SAN DIEGO (KGTV) - The San Diego County Board of Supervisors Tuesday will start a program to make sure San Diego Jail inmates get the mental health treatment they need.
The program, called Stepping Up, is a part of the National Association of Counties, and it is something County Supervisor Greg Cox has thrown his full support behind.
"It's not going to be any one simple answer," Cox said. "It's going to be a number of different efforts and approaches."
Jails and prisons across the country have become de-facto mental health hospitals, Cox said.
The San Diego County Sheriff's Department, which runs the San Diego Jail, says 28 percent to 35 percent of the inmates are using some kind of psychotropic drug for treatment.
Also, according to the Treatment Advocacy Center, people with mental illness are 10 times more likely to be in jail than in a treatment facility.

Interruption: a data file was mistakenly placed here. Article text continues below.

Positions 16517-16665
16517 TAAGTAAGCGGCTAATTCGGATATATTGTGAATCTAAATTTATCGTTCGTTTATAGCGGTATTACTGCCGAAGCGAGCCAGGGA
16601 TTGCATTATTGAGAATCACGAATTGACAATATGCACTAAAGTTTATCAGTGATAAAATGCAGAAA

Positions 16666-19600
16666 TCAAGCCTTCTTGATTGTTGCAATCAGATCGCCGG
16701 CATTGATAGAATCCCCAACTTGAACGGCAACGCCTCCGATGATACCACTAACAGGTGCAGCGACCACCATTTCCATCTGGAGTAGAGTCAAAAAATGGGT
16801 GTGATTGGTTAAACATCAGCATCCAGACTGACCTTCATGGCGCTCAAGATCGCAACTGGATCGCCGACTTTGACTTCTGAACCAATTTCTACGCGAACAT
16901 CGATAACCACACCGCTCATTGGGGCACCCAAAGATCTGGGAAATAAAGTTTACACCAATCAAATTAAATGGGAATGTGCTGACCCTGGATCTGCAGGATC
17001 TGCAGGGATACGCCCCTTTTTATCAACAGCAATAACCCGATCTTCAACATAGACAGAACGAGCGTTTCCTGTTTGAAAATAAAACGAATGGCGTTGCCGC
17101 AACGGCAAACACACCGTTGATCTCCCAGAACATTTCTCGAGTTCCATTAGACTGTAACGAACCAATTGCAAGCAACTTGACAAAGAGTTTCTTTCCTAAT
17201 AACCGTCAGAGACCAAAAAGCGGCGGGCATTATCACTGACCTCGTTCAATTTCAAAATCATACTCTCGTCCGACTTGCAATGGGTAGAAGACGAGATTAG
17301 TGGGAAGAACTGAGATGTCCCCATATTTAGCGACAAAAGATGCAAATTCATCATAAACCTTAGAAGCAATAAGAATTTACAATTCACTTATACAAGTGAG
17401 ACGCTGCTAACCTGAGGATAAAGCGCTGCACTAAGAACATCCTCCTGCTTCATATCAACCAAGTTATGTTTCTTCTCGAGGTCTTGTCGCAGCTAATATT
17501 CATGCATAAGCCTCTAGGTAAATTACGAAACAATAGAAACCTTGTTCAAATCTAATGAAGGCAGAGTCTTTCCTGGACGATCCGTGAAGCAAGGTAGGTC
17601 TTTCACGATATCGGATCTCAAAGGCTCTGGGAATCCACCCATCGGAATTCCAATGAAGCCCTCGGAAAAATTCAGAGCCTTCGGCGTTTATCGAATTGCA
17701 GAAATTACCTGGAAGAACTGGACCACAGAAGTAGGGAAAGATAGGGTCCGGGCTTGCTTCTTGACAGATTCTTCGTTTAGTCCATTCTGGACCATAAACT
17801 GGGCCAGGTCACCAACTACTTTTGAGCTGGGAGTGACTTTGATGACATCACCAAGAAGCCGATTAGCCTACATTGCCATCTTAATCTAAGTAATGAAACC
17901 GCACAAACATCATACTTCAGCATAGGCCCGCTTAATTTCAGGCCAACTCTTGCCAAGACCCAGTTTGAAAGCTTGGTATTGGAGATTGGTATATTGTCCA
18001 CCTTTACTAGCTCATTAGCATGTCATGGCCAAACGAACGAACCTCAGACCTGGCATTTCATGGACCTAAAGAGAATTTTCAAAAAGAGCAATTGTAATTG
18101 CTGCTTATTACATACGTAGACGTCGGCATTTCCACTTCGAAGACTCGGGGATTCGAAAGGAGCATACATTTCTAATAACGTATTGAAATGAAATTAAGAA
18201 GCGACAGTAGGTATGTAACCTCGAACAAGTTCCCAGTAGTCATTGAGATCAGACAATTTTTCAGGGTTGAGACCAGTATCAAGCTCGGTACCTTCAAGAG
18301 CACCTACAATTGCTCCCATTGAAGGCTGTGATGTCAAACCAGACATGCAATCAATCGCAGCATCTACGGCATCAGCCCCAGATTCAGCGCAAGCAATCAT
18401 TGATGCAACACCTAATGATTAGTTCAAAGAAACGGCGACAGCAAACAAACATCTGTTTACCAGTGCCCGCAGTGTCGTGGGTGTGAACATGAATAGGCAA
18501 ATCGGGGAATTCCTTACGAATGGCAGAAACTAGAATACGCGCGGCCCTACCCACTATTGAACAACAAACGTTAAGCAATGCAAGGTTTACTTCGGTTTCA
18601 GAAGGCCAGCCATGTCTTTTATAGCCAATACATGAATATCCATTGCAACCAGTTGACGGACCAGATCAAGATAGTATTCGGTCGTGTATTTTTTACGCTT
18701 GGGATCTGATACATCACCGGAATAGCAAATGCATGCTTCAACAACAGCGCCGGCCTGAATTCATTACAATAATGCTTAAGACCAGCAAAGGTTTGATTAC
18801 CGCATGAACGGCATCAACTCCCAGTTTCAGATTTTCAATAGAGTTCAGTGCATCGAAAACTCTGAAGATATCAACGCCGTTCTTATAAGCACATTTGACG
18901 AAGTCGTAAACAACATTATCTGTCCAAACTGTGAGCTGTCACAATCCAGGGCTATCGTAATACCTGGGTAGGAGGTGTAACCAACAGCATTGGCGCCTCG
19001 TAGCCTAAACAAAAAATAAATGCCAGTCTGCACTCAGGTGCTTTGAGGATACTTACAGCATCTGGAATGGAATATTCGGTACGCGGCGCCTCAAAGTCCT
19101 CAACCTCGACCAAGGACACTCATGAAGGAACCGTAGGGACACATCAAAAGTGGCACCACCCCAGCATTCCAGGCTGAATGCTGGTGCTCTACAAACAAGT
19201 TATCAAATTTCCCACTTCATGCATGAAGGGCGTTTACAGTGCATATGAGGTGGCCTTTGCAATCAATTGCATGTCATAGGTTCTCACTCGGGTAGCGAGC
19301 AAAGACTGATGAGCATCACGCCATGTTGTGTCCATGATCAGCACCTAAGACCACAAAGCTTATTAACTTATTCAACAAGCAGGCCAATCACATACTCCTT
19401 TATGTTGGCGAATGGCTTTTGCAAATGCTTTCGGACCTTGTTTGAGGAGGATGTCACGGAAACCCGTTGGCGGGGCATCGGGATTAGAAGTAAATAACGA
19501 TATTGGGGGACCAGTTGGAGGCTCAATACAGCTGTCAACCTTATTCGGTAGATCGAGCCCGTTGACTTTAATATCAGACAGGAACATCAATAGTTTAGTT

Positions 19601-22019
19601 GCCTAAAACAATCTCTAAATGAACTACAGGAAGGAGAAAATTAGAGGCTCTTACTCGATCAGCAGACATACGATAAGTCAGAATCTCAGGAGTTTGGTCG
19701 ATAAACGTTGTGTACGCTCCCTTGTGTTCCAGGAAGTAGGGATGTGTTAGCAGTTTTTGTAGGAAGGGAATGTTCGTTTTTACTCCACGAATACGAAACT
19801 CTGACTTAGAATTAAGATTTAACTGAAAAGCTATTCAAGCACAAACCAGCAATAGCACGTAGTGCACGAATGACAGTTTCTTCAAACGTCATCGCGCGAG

Those are numbers Cox hopes the new program can help.
"I don't think anybody thought we'd end up with our county jails being the largest provider of mental health services," he said. "Clearly, they weren't designed for that, and I don't think we were prepared for that."
On Tuesday, the full Board will take up the issue. They'll direct the sheriff's department and the County District Attorney's Office to come up with plans for better treatment.
Additionally, the new budget has an extra $2.2 million allocated for the program.
The sheriff's department and district attorney's office have 90 days to report back to the Board with their plans.